A Picture of Frustrated Hopes

One of the big global issues we face is the growing frustration of people as they see the lack of opportunity to better themselves even as they are better educated (often at the cost of crushing debt). This not an issue in North America or Western Europe, but also in the Middle East and in places in Asia such as Japan. Previous posts looked at the Gini Index as a measure of inequality, the Rise of Cybernation and the film Requiem for the American Dream.

A new study by a team of economists led by Raj Chetty of Stanford and Nathaniel Hendren of Harvard received access to millions of U.S. tax records that stretches over decades. The records are anonymous and came with strict privacy rules, but nonetheless allowed the team to, among other things, examine whether the “American Dream” of the opportunity for upward mobility was alive and well or under pressure. The result is a set of analyses that shows that upward mobility has dramatically declined.


The bottom line is that if you were born in 1940, you had a 92% chance of earning more than your parents. By 1950, that had declined to a still-respectable 79%. By 1960 and 1970 the percentages were down to 62% and 61% respectively. But for those born in 1980 it has dropped to 50%.


Their analysis is very detailed. They looked at the income level of the parents  and in 1940 the odds of out-earning your parents remained high even if you came from a wealthy family (as indicated by the high income percentile rank of the parent’s income on the horizontal axis).


For children born into modest households, for example families in the lowest 20% of incomes, one would hope that the children would have a good chance of improving their economic lot in life, but by 1980 only 55% of children from families at the 20th percentile did better than their parents economically whereas in 1960 it was 70% and in 1940 it was 94%.

Their data is granular down to 741 U.S. Census areas. In the slide below they indicate the areas with low (red) relative chances of economically advancing.


In his coverage of the report, New York Times reporter David Leonhardt writes:

The index is deeply alarming. It’s a portrait of an economy that disappoints a huge number of people who have heard that they live in a country where life gets better, only to experience something quite different.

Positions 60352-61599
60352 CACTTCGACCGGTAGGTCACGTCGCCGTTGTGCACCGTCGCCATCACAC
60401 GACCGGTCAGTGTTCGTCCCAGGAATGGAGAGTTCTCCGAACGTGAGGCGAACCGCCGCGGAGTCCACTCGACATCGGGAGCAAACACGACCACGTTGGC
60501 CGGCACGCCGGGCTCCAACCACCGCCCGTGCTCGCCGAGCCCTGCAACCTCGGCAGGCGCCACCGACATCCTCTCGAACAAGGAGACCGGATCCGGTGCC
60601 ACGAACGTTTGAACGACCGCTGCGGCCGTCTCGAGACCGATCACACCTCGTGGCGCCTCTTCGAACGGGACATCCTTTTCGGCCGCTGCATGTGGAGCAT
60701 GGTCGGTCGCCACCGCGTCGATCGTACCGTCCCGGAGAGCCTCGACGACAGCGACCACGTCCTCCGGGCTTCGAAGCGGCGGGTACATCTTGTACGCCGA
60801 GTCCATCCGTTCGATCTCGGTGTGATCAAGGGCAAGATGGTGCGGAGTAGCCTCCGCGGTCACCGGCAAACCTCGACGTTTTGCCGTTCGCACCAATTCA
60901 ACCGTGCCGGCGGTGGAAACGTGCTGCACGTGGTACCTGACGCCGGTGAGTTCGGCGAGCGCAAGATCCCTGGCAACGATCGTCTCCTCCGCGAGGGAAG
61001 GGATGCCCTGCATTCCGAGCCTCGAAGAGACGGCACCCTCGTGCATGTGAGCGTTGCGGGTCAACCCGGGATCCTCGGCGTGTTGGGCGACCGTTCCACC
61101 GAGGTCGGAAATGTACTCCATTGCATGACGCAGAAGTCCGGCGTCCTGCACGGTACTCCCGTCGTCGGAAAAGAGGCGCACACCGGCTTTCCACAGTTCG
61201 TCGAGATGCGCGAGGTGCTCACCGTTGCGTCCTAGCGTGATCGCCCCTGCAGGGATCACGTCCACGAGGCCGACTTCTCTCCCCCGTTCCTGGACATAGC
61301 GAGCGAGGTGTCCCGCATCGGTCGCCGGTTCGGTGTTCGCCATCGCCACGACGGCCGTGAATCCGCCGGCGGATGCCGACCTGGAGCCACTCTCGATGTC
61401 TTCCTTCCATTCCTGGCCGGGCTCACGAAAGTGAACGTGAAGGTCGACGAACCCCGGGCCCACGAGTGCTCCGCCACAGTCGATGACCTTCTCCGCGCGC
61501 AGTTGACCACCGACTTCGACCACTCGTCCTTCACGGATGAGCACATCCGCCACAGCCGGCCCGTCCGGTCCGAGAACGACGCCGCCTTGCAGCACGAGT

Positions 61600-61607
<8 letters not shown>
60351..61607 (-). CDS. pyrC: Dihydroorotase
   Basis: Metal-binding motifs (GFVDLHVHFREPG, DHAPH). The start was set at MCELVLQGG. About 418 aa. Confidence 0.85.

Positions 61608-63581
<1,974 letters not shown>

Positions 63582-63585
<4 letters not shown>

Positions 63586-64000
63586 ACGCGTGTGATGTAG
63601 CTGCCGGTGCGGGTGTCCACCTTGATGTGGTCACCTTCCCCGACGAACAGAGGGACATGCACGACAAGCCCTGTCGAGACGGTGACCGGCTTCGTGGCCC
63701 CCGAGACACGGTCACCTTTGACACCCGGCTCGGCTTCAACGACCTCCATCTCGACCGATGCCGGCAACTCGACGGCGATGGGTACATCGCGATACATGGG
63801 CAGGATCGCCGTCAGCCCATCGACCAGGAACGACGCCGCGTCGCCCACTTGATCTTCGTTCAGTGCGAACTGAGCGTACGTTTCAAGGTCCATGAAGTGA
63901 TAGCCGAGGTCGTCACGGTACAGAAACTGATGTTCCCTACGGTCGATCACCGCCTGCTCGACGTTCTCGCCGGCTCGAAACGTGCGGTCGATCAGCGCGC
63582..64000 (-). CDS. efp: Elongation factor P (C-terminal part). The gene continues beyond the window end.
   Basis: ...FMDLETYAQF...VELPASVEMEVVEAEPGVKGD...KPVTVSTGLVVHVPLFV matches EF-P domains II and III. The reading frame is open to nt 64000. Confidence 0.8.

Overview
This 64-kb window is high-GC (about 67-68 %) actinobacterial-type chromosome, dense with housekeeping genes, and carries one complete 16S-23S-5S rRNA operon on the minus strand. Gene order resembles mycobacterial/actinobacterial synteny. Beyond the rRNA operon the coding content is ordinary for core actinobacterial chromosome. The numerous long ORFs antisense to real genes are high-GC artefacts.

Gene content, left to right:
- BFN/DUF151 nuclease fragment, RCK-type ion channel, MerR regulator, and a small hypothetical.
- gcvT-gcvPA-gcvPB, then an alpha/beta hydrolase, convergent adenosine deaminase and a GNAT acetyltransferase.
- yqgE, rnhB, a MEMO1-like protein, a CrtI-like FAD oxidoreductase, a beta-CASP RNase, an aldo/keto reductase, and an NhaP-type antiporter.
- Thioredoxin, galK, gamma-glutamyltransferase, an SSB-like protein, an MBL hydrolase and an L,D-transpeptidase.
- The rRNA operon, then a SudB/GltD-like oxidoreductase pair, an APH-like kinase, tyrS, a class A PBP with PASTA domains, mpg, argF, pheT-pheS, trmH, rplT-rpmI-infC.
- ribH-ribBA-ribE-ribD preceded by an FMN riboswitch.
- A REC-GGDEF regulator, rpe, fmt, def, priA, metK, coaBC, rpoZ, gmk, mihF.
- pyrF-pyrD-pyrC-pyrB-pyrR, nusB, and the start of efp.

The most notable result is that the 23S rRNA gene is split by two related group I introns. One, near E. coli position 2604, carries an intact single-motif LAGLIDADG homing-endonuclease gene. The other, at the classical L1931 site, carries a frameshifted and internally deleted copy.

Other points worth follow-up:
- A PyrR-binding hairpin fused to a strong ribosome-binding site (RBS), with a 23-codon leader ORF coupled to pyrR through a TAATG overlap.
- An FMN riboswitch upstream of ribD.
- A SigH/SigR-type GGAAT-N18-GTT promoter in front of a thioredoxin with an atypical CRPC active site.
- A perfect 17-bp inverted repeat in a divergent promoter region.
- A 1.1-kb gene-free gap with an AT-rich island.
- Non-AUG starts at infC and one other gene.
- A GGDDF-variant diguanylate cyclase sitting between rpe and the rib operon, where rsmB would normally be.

Their frustration helps explain not only this year’s disturbing presidential campaign but also Americans’ growing distrust of nearly every major societal institution, including the federal government, corporate America, labor unions, the news media and organized religion.

In the 1980s, economic inequality began to rise, a result of globalization, technological change, government policies favoring the well-off and a slowdown in educational attainment and the work force’s skill level. Together, these forces pinched the incomes of the middle class and the poor. The tech boom of the 1990s helped — slowing the decline of the American dream — but only temporarily.

For babies born in 1980 — today’s 36-year-olds — the index of the American dream has fallen to 50 percent: Only half of them make as much money as their parents did. In the industrial Midwestern states that effectively elected Donald Trump, the share was once higher than the national average. Now, it is a few percentage points lower. There, going backward is the norm.

Psychology research has shown that people’s happiness is heavily influenced by their relative station in life. And it’s hard to imagine a more salient comparison than to a person’s own parents, particularly at this time of year, when families gather for rituals that have been repeated for decades. “You’re going home for the holidays and you compare your standard of living to your parents,” Grusky, a sociologist, says. “It’s one of the few ties you have over the course of your entire life. Friends come and go. Parents are a constant.”

The researchers have also constructed a model using the data that lets them see the effect of growing the economy on improving the curves as compared to reducing inequality such as eliminating the tax cuts in the 1980s that favored the wealthy.


While growing the economy faster (2.5% annually from 1980 to 2010 vs. the actual rate of 1.5%) moves the 1980 line up to an average of 61.9%, more broadly sharing the economic benefits among the low income and middle class raises the 1980 average of 50% to 79.6% even with the lower actual rate of 1.5% GDP growth per annum.

In discussions with business people there is much discussion about disruptive and transformative technologies such as “blockchain” and “learning machines.” While these are important things to track and understand I would argue they pale in comparison to the strategic issue presented by these charts.

Entire nations and generations of people are affected by the trends these charts illustrate. This is not simply a matter of social policy but also an urgent business issue as well. How well will your organization function if the society around it is in turmoil? How many business strategies rest upon the unstated assumption that a peaceful and stable society exists?

The research team has made public their data and analyses; it is well-worth examining.